The strength of any college is built on the collaborative effort of its faculty to define both its curriculum and the standards of performance expected of its students. It is through its curriculum that a college defines its unique identity and its educational standards. The curriculum must also reflect the college’s Mission Statement and Strategic Plan. Therefore, curriculum review and approval is one of the most critical sets of procedures at a college.
At the beginning of the process, the individual faculty member, working with peers and administrators, has the responsibility to develop a sound proposal using his or her professional expertise. Next peer reviewers scrutinize the proposal from various perspectives to determine if it is appropriate for the curriculum, considering the substance of the course, its organization, structure, and expectations. The fact that each of the peer review bodies (department, CCAAC, and Faculty Senate) may view the proposal differently ensures that the course or program belongs at the college. At the end of the process, the administrative review attends primarily to considerations of legal and public accountability.
Colleagues may be reluctant to scrutinize the work of their peers, feeling that they may be violating the principles of academic freedom if they question the content or structure of a course. This concern is a misunderstanding of academic freedom. Faculty have freedom in the classroom to discuss subjects within their expertise, to conduct research in their field of special competence, and to publish the results of their research. (See the discussion on Academic Freedom in the current Agreement between the University of Hawaii Professional Assembly and the Board of Regents of the University of Hawaii.) Academic freedom does not give a faculty member the right to teach or to organize a course without restriction. Whether a course is appropriate to the college and whether it uses appropriate teaching methods, evaluation techniques, grading systems, etc., is the rightful province of colleagues to decide.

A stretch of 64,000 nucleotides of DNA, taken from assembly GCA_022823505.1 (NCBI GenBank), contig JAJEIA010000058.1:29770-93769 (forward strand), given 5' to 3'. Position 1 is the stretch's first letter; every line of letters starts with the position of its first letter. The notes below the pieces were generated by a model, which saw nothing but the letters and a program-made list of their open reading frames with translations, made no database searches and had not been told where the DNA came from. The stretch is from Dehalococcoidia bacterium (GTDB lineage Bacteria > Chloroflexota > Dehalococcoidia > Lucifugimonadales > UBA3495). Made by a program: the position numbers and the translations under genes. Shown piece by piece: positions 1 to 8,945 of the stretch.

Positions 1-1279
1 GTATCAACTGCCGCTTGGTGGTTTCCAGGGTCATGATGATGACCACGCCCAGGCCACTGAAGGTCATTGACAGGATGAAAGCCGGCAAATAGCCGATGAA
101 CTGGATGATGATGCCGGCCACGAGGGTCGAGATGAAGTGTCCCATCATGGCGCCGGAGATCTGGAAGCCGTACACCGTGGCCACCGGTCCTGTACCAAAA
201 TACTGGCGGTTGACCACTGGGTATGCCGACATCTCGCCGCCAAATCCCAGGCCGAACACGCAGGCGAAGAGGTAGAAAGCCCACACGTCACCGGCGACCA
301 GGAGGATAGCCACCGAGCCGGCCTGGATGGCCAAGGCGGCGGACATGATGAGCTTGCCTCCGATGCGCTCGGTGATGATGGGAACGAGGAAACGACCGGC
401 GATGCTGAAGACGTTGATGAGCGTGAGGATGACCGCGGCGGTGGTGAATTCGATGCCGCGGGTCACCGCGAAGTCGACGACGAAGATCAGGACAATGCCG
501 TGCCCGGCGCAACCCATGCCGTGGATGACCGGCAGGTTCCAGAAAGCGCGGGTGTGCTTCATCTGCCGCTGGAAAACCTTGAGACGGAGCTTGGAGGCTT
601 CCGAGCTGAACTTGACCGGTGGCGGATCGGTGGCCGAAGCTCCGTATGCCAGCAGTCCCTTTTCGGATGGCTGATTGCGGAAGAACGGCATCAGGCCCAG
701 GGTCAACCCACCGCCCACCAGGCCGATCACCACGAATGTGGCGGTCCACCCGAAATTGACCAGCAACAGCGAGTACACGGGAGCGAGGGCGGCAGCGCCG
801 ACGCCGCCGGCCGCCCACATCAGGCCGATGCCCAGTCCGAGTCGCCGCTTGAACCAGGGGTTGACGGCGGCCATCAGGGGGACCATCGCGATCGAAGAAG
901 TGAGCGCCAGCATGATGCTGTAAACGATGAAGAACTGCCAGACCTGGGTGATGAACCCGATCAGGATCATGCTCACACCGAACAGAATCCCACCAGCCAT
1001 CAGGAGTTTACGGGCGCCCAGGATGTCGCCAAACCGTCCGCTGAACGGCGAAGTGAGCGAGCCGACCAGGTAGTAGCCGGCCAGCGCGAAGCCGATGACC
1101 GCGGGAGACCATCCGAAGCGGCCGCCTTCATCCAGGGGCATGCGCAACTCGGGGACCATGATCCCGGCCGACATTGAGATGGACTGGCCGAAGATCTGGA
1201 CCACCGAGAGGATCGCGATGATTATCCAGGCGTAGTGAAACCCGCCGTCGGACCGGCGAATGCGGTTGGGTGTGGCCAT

Colleagues may also have concerns that they are not experts in subject areas taught by others and therefore have no basis for evaluating proposed courses. This concern may be dealt with in several ways. Responsibility for determining whether the content of a course is current and accurate takes place at the department level where expertise is usually available. However, if only one faculty member has expertise in a field, as is often the case at Windward Community College, it may be appropriate for the department or the CCAAC to ask a faculty member at another institution to review the proposal. A review of a current textbook in the field can also indicate the extent to which the proposed course is up-to-date.
At all stages of this process the intent is to have open dialogue resulting in informed decision making and a strong curriculum meeting the needs of students and the mission of the college.